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More of a visual learner? Read the transcript of this week's Galveston Unscripted podcast episode below:
Tune in every Friday for a brand new episode of the Galveston Unscripted podcast.
The 1877 Tall Ship ELISSA is a historic tall ship that has been sailing for over a century. The Elissa is now docked as an attraction and training ship at the Port of Galveston, a prominent destination for tourists and avid sailors alike. The journey of the 1877 Tallship Elissa to ultimately become the official tall ship of Texas is intriguing, involving the fortunate detection of the vessel in a Greek shipyard by a renowned marine archaeologist.
Built with an iron hull in 1877 in Aberdeen, Scotland, a famous shipbuilding area, the Elissa is one of the oldest active sailing ships in the world. The vessel was designed to be operated by 12 crewmembers and carry all types of cargo. It's known as a Clyde Built Square Rigger, and most of the original vessel remains intact today, making it a marvel of historic preservation.
The Elissa has transported a wide variety of cargo to ports all over the world throughout its sailing life. The Elissa called the busy port of Galveston in 1883 with a load of bananas and sailed with a load of cotton, Galveston's top export in the late 1800s. On another voyage, she sailed through the 1886 hurricane that destroyed the port city of Indianola, only to arrive in Galveston to find no available cargo as the city and port sustained significant storm damage from the same storm. These two visits to Galveston were enough to forge a meaningful connection between the port city of Galveston and the iron-hulled sailing vessel.
The Elissa traveled extensively throughout the mid-Atlantic, North and South America, and Baltic and surrounding seas for decades, even under new owners and different names. When the ship transferred ownership, the vessel's name changed as well. Elissa has also been known as Fjeld, Gustav, Christophoros, Achaeos, and Pioneer.
The Elissa had seen conversions and improvements over the years, from sail configuration to the installation of an engine in 1918 and even the removal of the sails altogether. In 1918 she was cut down to a barkentine rig, and an engine was installed.
The vessel was purchased by a Greek shipping company in 1960, only to enter into a cycle of sailing for a single company for a few years and then sold to another Greek owner. In 1967, she was purchased by new Greek ship owners and used as a smuggling vessel in the Adriatic Sea.
The Elissa was discovered at a dock in Piraeus, Greece, and purchased in 1970 by renowned marine archeologist Peter Throckmorton and her name was temporarily changed to Pioneer. The City of San Francisco expressed interest in obtaining the ship, but due to funding difficulties, they were unable to move forward with acquiring the vessel. In 1974, the Galveston Historical Foundation purchased her with the intention of restoring her as a part of the Strand Historic District. She was finally renamed Elissa after seven decades of ownership changes. Over the next three years, civic groups in Galveston raised $40,000 to bring her across the Atlantic, and extensive hull repairs were done by volunteers to prepare her for her journey across the open ocean bound for Galveston!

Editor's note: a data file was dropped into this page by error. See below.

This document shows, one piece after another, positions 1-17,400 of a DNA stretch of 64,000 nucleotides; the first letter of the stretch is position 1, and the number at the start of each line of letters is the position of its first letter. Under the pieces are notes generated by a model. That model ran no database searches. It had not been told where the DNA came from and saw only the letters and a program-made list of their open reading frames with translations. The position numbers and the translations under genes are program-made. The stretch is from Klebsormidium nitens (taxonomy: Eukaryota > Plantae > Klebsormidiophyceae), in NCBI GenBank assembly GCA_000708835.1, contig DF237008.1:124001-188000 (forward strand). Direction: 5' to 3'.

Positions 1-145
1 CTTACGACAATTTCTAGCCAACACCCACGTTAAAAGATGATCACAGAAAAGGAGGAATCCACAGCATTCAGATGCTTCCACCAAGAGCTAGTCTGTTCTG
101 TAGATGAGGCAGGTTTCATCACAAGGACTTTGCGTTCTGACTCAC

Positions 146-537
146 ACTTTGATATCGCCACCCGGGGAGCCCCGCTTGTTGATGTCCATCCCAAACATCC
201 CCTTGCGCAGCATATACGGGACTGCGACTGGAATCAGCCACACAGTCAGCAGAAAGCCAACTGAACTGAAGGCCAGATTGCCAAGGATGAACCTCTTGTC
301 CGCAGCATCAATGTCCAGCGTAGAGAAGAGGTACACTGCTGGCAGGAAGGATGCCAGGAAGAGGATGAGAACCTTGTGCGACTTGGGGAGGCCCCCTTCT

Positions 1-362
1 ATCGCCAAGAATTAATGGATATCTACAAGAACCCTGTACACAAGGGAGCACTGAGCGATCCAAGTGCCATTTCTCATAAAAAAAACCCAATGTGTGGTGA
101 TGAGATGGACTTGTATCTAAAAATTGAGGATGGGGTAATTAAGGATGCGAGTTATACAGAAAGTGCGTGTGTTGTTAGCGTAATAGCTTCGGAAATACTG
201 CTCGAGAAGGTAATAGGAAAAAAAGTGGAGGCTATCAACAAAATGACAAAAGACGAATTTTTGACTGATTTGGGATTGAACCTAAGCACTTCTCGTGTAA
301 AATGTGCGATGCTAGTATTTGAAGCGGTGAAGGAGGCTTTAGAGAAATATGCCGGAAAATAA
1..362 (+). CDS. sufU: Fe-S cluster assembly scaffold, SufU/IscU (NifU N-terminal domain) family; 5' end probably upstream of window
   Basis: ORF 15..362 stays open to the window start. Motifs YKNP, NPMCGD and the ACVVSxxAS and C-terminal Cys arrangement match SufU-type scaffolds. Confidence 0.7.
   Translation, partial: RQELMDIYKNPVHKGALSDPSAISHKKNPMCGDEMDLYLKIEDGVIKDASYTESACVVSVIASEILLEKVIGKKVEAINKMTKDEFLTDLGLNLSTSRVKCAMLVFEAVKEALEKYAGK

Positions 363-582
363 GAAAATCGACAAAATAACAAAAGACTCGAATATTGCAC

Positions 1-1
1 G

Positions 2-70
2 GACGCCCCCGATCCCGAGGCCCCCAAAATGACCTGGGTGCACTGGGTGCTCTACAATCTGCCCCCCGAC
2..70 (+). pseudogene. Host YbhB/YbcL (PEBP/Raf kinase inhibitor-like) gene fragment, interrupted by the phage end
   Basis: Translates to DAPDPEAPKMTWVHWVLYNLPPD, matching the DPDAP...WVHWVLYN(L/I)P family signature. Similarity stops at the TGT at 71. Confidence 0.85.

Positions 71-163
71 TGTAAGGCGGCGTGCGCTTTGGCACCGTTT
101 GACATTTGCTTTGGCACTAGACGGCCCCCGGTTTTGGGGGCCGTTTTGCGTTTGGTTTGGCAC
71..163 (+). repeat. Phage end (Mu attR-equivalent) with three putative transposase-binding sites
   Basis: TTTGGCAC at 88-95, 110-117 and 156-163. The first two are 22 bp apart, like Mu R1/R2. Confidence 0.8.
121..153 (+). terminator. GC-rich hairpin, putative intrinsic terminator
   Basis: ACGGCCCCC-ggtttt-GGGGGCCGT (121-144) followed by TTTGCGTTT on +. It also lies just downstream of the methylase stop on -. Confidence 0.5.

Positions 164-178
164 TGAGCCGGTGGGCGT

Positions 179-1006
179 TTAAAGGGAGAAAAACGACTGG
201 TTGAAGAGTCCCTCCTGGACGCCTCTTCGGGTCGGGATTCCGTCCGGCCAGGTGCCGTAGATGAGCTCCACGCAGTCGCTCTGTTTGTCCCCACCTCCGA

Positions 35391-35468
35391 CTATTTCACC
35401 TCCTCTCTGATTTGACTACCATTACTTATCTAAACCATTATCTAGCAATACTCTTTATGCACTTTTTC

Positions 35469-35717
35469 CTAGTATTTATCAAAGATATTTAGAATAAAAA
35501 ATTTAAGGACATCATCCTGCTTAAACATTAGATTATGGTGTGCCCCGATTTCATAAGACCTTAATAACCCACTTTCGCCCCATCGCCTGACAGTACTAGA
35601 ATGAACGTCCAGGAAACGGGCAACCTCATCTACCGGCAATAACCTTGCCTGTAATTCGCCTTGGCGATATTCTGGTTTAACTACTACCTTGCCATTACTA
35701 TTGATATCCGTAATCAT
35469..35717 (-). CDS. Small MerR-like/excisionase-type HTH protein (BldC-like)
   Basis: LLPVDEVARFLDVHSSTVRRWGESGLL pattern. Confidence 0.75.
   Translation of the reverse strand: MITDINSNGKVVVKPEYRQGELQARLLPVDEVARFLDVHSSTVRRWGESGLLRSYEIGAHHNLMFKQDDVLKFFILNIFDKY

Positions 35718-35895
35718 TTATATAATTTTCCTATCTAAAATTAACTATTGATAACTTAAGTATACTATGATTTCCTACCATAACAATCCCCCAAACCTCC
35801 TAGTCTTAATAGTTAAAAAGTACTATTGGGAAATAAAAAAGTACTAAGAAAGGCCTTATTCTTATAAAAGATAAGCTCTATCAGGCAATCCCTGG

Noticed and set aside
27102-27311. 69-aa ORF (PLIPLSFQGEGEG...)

In the summer of 1978, the Elissa became the first item outside the United States to be placed on the National Register of Historic Places. She underwent a three-year restoration involving extensive hull repair and new masts, yards, rigging, sails, deck, and deck houses, as well as restoration of her cabins, saloon, and forecastle. Elissa's beauty is not just skin-deep. Her masts are made of Douglas fir from Oregon, and her 19 sails were made in Maine. The pin rail and bright work are made of teak, a wood known for its durability and beauty. During its restoration, the Galveston Historical Foundation was determined to create a figurehead for Elissa. A young woman from the volunteer crew was used as the model. She was tied to the ship's bow with ropes to get the composition just right. Today, when you view Elissa, you can see the figurehead holding the Yellow Rose of Texas. After four years of hard work from volunteers and the Galveston Historical Foundation, she was ready to set sail again. Following the restoration, she was formally opened in 1982 as a tourist attraction and sailed on sea trials in the Gulf of Mexico.
In 1985, Elissa made her first voyage as a restored sailing ship, traveling to Corpus Christi. She was welcomed with open arms, and her beauty and grace captured the hearts of all who saw her. She sailed to New York City a year later to participate in the Statue of Liberty's centennial celebrations.
The Tallship Elissa stands tall here at the Port of Galveston. She is a living piece of history, a reminder of the days when wind-powered vessels ruled the seas. Visitors can step aboard Elissa and experience what it was like to sail on a tall ship in the 19th century.
The story of Elissa is a story of resilience and determination. Despite the changes, she has seen and the challenges she has faced, she has survived, and her beauty and grace remain. She symbolizes our past, a reminder of the skills and knowledge passed down through the generations. And she is a testament to the power of human ingenuity and creativity and the enduring beauty of the sea.